The fis, in its ambiguous statements and actions, inspires genuine fear among many Algerians about its attitude toward nonviolence and political and cultural pluralism. In annulling the fis election victory, the government claimed that it was only "postponing" democracy in order to save it from a violent, extremist party seeking to establish a repressive theocracy. But the government's claims to hold the democratic high ground are hardly more credible. Since cancelling the elections, the government, which is dominated by many of the people who ran the country during three decades of one-party rule, has shown no inclination to refrain from serious human rights violations or to accept the wishes of the Algerian electorate.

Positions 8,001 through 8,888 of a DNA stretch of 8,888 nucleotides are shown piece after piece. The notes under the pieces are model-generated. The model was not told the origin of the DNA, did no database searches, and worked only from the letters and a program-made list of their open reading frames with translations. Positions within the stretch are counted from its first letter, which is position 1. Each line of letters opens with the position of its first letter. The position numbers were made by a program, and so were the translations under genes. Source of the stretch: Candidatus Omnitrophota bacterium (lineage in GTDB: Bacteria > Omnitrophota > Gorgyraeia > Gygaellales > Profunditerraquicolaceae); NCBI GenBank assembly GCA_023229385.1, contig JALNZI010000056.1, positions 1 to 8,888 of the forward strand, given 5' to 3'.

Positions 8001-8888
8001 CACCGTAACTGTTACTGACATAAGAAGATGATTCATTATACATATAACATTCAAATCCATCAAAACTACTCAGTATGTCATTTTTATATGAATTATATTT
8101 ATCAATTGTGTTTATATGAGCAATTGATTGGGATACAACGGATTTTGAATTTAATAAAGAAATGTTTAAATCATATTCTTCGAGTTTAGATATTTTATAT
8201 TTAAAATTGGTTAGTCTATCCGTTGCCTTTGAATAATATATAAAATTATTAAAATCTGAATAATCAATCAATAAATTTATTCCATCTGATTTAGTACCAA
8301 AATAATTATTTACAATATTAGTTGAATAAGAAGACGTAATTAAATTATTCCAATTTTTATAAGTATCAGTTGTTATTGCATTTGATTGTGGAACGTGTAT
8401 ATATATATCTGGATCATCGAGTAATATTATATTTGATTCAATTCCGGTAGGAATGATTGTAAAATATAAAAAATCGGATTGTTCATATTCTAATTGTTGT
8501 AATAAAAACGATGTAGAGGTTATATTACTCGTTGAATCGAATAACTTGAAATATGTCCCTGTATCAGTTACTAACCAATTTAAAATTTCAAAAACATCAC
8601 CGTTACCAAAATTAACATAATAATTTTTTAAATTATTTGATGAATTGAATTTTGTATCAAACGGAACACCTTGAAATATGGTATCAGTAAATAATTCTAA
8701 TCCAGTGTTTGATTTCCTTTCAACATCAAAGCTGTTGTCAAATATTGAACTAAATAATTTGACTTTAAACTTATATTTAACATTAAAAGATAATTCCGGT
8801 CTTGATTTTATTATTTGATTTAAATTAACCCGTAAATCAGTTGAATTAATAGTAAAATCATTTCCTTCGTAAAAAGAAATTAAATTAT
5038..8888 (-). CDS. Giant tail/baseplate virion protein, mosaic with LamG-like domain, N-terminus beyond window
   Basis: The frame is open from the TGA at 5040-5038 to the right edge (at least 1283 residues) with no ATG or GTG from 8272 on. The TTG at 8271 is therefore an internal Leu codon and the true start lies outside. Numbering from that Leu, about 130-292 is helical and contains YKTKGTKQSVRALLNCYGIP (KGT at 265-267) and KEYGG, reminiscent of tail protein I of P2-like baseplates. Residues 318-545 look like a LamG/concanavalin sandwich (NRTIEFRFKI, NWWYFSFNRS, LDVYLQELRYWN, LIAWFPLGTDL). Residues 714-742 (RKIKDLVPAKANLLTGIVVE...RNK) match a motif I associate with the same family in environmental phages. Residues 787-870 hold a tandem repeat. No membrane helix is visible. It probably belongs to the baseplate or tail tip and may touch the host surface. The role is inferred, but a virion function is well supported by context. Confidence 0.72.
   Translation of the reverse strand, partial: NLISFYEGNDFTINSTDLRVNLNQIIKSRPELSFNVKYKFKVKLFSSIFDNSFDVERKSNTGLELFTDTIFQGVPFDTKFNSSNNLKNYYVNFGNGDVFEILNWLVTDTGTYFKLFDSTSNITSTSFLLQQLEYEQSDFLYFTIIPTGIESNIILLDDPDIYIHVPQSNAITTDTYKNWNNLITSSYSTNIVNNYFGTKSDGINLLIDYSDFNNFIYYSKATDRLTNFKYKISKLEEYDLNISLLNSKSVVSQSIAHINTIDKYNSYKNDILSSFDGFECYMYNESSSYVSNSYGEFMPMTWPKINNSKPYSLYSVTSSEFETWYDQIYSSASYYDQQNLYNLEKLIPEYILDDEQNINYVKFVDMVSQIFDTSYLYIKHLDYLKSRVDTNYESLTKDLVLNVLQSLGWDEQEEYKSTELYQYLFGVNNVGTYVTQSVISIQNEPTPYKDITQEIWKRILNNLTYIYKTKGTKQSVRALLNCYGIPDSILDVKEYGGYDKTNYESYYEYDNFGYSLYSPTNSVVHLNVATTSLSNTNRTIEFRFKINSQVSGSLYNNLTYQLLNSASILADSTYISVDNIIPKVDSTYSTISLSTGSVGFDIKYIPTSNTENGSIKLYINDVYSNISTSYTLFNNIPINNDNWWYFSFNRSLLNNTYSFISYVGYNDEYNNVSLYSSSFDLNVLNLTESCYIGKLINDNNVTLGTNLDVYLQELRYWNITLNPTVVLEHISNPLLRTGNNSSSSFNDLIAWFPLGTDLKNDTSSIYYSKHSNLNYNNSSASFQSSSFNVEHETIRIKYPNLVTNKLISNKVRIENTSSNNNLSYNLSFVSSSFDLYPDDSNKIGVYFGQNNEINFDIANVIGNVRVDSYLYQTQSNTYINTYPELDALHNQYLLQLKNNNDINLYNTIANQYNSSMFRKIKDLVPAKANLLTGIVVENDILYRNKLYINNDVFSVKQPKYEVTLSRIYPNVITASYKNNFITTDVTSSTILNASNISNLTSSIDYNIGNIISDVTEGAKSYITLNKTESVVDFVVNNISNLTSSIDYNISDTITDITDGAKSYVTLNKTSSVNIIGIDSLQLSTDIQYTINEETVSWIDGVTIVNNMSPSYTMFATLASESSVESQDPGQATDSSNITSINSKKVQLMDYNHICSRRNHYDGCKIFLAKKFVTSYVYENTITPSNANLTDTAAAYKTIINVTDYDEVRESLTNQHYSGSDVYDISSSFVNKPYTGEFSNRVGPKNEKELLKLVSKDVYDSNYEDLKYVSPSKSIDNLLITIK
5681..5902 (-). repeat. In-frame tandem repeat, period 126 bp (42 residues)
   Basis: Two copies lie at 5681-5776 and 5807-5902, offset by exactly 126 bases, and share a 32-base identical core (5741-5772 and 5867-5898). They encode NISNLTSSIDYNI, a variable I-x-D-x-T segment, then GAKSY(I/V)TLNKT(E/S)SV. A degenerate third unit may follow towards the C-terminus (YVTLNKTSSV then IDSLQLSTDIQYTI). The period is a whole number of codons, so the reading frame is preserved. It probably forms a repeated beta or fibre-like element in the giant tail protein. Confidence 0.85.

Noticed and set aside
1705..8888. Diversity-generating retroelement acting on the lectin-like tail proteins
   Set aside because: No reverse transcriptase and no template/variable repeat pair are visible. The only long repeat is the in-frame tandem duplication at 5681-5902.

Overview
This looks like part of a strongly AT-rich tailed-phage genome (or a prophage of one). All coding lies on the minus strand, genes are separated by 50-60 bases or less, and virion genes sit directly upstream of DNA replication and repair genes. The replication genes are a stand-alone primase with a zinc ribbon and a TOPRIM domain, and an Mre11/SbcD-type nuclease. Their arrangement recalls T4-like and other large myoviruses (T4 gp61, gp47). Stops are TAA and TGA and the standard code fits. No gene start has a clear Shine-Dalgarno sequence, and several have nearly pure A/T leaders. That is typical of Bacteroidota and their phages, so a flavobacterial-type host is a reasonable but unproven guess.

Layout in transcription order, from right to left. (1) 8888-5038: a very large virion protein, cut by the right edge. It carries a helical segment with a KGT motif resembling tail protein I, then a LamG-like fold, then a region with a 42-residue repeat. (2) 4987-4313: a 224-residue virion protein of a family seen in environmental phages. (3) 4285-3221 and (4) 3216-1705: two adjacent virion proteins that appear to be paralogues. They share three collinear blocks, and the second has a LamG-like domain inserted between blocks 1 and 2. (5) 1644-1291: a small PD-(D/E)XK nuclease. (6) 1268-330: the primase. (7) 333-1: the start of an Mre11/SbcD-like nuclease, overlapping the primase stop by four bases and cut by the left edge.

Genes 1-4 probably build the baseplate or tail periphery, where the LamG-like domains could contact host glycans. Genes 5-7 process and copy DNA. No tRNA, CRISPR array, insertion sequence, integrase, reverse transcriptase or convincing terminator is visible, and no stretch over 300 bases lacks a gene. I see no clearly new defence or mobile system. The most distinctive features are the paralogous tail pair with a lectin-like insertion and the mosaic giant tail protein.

The democratic process had been derailed once before since the era of political reform began in 1988. In June 1991, parliamentary elections were postponed after the government branded a campaign of fis strikes as an attempted insurrection and imposed a state of siege.
The elections were postponed until December. Despite the imprisonment since June 1991 of party chief Abbasi Madani and his deputy, Ali Belhadj, the fis captured 189 parliamentary seats in the first round of voting and seemed assured of capturing a majority of the 430 seats in the second round.